The FBI told a federal judge that it needed to search a computer to resume its investigation of Hillary Clinton's use of a private email server because agents had found correspondence on the device between Clinton and top aide Huma Abedin but they did not know what was being discussed, according to newly unsealed court documents.

The bureau argued that Clinton and Abedin were previously on email chains in which classified information was discussed, and so there was probable cause to search a computer belonging to Abedin's estranged husband, disgraced former Anthony Weiner, for information potentially related to the Clinton email case. That search - along with the FBI Director James Comey's decision to tell Congress that the investigation into Clinton's email practices had resumed - came less than two weeks before the election and upended the presidential campaign.

U.S. Magistrate Judge Kevin Nathaniel Fox approved a search warrant in the case, but the FBI is likely to draw criticism that it relied on flimsy evidence to resume its Clinton probe.

E. Randol Schoenberg, the Los Angeles lawyer who sued to have the warrant unsealed, said he saw "nothing at all in the search warrant application that would give rise to probable cause, nothing that would make anyone suspect that there was anything on the laptop beyond what the FBI had already searched and determined not to be evidence of a crime, nothing to suggest that there would be anything other than routine correspondence between Secretary Clinton and her longtime aide Huma Abedin."

"I am appalled," Schoenberg said.

The FBI and a lawyer for Abedin declined to comment for this story. A lawyer for Clinton did not immediately return a message.

The documents largely lay out what agents had already found in the case, which FBI Director James Comey had in July declared he was recommending be closed with no charges. The agent wrote that the government had determined 2,115 emails on Clinton server were classified - 2,028 at the confidential level, 65 at the secret level and 22 at the top secret level, which is the most sensitive.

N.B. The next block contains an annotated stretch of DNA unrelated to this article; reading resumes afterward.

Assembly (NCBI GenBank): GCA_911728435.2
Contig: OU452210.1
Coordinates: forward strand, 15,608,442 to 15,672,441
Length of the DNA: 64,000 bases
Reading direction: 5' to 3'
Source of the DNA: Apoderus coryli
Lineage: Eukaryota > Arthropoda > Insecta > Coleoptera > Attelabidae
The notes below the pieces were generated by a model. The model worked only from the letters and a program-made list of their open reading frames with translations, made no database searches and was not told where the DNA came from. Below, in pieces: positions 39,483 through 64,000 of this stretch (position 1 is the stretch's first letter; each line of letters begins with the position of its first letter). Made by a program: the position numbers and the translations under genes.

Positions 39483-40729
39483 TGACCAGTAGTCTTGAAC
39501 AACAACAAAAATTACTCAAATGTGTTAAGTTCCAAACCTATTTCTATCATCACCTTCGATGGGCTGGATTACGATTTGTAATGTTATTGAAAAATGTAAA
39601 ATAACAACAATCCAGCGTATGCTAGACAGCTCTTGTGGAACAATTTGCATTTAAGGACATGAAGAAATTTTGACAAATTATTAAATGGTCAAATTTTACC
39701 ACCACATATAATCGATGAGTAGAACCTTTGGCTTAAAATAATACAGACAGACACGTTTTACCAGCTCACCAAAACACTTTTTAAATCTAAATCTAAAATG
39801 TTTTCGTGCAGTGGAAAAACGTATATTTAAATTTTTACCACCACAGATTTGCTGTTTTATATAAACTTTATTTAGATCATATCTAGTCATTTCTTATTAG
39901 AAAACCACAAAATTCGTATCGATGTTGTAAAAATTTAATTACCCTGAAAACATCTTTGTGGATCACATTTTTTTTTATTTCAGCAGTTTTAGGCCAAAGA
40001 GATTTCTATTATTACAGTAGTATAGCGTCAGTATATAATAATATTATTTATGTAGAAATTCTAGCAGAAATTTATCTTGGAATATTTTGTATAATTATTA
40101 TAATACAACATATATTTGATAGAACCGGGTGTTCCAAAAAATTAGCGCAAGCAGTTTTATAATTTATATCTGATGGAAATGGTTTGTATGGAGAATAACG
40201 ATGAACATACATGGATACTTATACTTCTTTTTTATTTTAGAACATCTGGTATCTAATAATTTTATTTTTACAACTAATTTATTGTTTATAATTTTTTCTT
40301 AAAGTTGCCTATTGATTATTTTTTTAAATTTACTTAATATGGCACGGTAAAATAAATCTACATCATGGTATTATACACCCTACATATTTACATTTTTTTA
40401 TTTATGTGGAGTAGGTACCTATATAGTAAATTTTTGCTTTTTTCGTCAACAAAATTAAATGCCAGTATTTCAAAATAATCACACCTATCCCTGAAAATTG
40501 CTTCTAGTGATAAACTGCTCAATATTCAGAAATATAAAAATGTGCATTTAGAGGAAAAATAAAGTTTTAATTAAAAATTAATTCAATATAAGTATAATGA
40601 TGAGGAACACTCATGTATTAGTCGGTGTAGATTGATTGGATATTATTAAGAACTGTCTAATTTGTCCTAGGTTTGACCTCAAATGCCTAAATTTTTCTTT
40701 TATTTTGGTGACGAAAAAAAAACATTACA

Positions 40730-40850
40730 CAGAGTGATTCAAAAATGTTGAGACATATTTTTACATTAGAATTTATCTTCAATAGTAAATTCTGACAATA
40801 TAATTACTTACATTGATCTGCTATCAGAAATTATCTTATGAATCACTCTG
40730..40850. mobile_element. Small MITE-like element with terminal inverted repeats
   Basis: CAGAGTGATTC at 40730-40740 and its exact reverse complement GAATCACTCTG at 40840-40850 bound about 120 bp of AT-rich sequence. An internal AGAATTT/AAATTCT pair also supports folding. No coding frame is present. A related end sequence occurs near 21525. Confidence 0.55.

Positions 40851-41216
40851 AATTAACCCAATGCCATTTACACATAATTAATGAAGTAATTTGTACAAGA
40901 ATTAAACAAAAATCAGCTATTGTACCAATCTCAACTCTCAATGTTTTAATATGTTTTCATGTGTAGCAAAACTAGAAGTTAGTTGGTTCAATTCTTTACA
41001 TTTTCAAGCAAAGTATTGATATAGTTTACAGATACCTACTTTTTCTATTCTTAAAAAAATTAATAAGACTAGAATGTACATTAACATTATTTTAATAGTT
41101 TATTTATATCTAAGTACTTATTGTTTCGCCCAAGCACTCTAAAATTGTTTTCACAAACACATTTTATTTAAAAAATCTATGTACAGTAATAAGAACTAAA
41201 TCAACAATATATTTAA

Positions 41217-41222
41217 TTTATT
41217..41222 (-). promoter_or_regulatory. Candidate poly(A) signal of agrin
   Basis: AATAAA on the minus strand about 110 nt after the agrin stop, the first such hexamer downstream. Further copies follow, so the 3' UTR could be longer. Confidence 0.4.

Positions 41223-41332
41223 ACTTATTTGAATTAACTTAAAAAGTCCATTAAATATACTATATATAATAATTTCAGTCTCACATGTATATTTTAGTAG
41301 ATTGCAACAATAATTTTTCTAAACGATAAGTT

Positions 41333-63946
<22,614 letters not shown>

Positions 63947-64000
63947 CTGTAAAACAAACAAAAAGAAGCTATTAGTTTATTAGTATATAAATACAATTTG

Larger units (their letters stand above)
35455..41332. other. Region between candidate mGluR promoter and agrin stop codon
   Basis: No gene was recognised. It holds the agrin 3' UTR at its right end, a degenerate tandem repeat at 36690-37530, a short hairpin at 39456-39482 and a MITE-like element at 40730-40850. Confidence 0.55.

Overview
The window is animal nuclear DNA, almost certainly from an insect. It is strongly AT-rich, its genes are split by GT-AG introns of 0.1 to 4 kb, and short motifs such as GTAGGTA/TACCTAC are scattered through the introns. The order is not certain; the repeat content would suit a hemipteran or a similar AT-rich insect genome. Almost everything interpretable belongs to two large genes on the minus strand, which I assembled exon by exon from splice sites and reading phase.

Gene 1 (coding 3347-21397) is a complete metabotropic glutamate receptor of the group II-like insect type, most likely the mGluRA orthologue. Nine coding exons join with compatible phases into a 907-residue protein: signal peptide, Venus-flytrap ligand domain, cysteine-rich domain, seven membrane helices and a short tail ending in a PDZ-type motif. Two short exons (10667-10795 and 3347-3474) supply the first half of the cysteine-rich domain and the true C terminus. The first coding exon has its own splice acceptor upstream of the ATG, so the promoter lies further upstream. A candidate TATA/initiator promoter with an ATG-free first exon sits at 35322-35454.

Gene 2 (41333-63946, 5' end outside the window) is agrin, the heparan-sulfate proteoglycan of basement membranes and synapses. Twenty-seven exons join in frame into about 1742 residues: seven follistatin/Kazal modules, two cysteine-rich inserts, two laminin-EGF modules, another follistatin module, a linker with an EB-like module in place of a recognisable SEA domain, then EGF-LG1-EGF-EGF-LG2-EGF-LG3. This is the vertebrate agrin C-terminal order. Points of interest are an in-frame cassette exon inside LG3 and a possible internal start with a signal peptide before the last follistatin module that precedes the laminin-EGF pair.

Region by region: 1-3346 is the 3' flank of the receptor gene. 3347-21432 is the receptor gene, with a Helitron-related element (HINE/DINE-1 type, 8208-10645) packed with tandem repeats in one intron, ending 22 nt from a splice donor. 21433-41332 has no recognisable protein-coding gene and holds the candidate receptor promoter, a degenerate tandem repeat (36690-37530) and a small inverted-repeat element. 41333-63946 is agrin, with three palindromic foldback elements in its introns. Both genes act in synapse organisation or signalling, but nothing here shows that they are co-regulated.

The agent wrote that 27 email chains containing classified information went through Abedin accounts: six contained information classified secret at the time it was sent, and 21 was classified confidential. The agent wrote that - given thousands of Abedin emails were found on the computer belonging to Weiner, including some that appeared to have been sent while Clinton was secretary of state - there was probable cause to believe their correspondence contained classified information.

At the time the agent applied for the warrant, the FBI was working on limited information. Agents were reviewing the laptop in the context of the Weiner investigation and could look at header information, but could not look at the contents of emails belonging to Abedin because they were outside the scope of their authority to search. Weiner's and Abedin's names are redacted from the newly released documents, but they were confirmed by a person familiar with the case.

Edward MacMahon, a white-collar defense attorney who has handled high-profile cases involving classified information, said he believed agents seemed to have acted appropriately in obtaining the warrant to search Weiner's computer.

"Look, probable cause is such a low standard," MacMahon said. "The way I read this is they're saying they found another computer that may have had additional emails on it, and they wanted to search that computer. That's completely consistent with what the FBI would want to do in a case like this."

Comey wrote to Congress on Oct. 28, two days before the FBI obtained the warrant, to announce agents were resuming their work on the Clinton email case. Agents in an "unrelated case," he wrote, had found emails that "appear to be pertinent to the investigation." Law enforcement officials, speaking on the condition of anonymity, soon revealed that case was the investigation of Weiner's alleged sexting with a 15-year-old girl, and on Oct. 30, the FBI obtained the warrant to look more thoroughly at Weiner's computer for Clinton-related materials.

U.S. District Judge P. Kevin Castel unsealed the warrant and related documents at the request of Schoenberg, a lawyer specializing in art theft cases. Schoenberg sued for the materials' release, arguing that, because of the questions surrounding the Clinton email investigation and the impact of the FBI's decision to resume it on the eve of the election, the public deserved to know more. On Nov. 6, Comey announced that investigators had concluded their review and found no reason to change their earlier conclusion about Clinton.

Government lawyers initially opposed unsealing the warrant but soon dropped their objection. The FBI had already released on its website an extensive summary of its investigative efforts before the case had resumed, as well as dozens of interview summaries with witnesses in the case. Clinton took no position on the release of the warrant.

Matt Zapotosky covers the Justice Department for the Washington Post's National Security team.
@mattzap